>> All the use cases sound reasonable but why do we need these kind of "weird files" to do this?
>> I mean, why would you train or measure something on single definition
>> translation units and not on the original ones, potentially one
>> function at a time?
> I think that's the fundamental question The short answer is that it
> is hard to compile the files from open-source repositories
> automatically. The weird files that you mentioned appear due to the
> type inference that we run on them. Let me give you some data and tell
> you the whole story.
> One of the benchmark collections distributed in our website consists
> of 529,498 C functions and their respective LLVM bytecodes. Out of
> these files, we extracted 698,449 functions, sizes varying from one
> line to 45,263 lines of code (Radare2's assembler). Thus, we produced
> an initial code base of 698,449 C files, each file containing a single
So there are a lot of functions, most of them small. This didn't really
answer my questions and instead explained how you got here. Why do we
want functions in isolation to begin with? How many unique functions are
there after normalization? How do we measure/account for the selection
bias of this entire scheme (= 30 second timeout, systematic problems
with the interference, shortcomings of the extractor or other tools,
> We run Psyche-C (http://cuda.dcc.ufmg.br/psyche-c/) with a timeout of
> 30 seconds on this code base. Psyche-C has been able to reconstruct
> dependencies of 529,498 functions; thus, ensuring their compilation.
> Compilation consists in the generation of an object file out of the
TBH, I'm not even sure what this means. What dependences are you talking
> Out of the 698,449 functions, 31,935 were directly compilable as-is,
> that is, without type inference. To perform automatic compilation, we
> invoke clang onto a whole C file. In case of success, we count as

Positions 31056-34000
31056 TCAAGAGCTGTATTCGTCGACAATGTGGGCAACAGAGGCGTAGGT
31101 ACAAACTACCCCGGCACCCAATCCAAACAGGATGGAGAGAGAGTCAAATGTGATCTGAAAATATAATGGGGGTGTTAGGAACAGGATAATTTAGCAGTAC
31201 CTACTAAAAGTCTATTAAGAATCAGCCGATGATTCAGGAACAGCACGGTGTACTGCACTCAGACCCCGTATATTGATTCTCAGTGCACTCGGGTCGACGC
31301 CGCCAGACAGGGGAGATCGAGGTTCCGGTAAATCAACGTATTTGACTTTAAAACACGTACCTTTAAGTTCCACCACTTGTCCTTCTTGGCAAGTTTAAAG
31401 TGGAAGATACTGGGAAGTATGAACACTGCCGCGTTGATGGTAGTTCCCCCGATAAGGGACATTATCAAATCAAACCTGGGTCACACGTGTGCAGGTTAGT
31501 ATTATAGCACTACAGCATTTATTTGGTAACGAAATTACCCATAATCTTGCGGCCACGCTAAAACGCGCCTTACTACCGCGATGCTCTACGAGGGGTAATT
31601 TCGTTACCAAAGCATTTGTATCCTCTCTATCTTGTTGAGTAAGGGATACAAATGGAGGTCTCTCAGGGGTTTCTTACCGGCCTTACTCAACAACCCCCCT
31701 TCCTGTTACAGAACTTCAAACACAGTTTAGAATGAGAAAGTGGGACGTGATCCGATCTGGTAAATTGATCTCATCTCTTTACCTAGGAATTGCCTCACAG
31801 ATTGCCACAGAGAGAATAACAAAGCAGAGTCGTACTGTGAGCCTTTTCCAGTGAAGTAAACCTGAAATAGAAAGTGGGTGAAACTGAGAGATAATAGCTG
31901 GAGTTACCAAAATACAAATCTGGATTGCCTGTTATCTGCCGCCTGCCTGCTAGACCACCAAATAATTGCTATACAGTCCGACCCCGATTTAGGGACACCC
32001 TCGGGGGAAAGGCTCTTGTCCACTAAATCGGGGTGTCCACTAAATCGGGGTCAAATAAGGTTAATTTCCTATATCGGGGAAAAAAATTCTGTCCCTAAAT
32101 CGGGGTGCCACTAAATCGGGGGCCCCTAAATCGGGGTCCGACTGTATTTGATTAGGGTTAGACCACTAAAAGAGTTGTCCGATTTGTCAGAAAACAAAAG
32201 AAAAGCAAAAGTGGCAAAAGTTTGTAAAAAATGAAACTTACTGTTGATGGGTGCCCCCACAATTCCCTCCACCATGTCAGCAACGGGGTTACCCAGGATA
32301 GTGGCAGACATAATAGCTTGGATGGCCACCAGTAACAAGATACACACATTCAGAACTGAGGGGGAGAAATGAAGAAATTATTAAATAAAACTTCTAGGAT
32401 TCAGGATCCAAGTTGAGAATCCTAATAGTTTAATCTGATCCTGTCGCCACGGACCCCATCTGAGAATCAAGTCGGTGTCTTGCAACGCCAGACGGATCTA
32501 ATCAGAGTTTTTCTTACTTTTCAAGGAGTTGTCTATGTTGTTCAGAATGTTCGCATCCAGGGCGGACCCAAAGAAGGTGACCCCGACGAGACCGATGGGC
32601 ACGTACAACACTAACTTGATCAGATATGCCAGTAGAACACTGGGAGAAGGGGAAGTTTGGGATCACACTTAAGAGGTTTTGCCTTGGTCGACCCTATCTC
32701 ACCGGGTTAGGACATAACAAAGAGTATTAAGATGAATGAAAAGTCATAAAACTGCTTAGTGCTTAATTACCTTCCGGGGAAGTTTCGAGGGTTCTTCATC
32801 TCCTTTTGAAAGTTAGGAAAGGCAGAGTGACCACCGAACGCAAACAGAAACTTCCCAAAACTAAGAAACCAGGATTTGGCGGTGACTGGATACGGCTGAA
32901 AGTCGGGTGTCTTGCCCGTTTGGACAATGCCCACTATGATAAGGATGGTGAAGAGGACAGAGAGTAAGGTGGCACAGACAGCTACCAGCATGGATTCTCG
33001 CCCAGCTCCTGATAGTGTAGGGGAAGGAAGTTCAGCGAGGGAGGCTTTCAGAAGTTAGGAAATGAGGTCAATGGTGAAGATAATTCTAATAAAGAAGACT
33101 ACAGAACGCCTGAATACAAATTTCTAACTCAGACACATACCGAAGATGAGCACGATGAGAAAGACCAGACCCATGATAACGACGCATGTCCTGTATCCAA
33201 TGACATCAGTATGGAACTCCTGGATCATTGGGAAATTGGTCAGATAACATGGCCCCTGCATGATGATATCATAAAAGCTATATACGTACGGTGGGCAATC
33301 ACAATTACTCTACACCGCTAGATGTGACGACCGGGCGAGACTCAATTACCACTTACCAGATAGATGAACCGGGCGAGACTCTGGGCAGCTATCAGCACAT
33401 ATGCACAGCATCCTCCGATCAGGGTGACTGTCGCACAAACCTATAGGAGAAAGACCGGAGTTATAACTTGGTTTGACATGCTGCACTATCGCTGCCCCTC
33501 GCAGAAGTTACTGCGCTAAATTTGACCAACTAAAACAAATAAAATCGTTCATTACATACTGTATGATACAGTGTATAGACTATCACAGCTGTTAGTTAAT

> compilable every function with a body within that file. Hence, without
> type inference, we could ensure compilation of 4.6% of the programs.
> With type inference, we could ensure compilation of 75,8% of all the
> programs. Failures to reconstruct types were mostly due to macros that
> were not syntactically valid in C without preprocessing. Only 3,666
> functions could not be reconstructed within the allotted 30-second
> time slot.
> So, we compile automatically less about 5% of the functions that we
> download, even considering all the dependencies in the C files where
> these functions exist. Nevertheless, given that we can download
> millions of functions, 5% is already enough to give us a
> non-negligible number of benchmarks. However, these compilable
> functions tend to be very small. The median number of LLVM bytecodes
> is seven (in contrast with >60 once we use type inference). Said
> functions are unlikely to contain features such as arrays of structs,
> type casts, recursive types, double pointer dereferences, etc.
>> To me this looks like a really good way to skew the input data set,
>> e.g., you don't ever see a call that can be inlined or for which
>> inter-procedural reasoning is performed. As a consequence each
>> function is way smaller than it would be in a real run, with all the
>> consequences on the results obtained from such benchmarks. Again, why
>> can't we take the original programs instead?
> Well, in the end, just using the compilable functions leads to poor
> predictions. For instance, using these compilable functions, YaCoS
> (it's the framework that we have been using) reduces the size of
> MiBench's Bitcount by 10%, whereas using AnghaBench, it achieves
> 16.9%. In Susan, the naturally compilable functions lead to an
> increase of code size (5.4%), whereas AnghaBench reduces size by 1.7%.
> Although we can find benchmarks in MiBench where the naturally
> compilable functions lead to better code reduction, these gains tend
> to be very close to those obtained by AnghaBench, and seldom occur.
You are making my point here. You say, using even "simpler" functions that
"compile" by default might not be the best way to learn from code and
that using "more complex" functions can really help. Now make the same
argument but with different cutoffs for "simple" and "complex", e.g.,
these single functions with type inference applied are simple and real
code is complex. Sure, you need more "machinery" to compile real code,
but you already use (your research) machinery (Psyche-C) in the first
One could also argue that the code came initially with build receipts we
should not ignore. With cmake we can generate compile commands, you can
use a wrapper to catch the invocations of the compiler, ... why
shouldn't we then be able to compile the code (potentially after
preprocessing with the interceped options)?
> About inlining, you are right: there will be no inlining. To get
> around this problem, we also have a database of 15K whole files, which
> contains files with multiple functions. The programs are available
> here: http://cuda.dcc.ufmg.br/angha/files/suites/angha_wholefiles_all_15k.tar.gz
What is the benefit of the 700k single functions collection over this
one? Are these original source files or modified?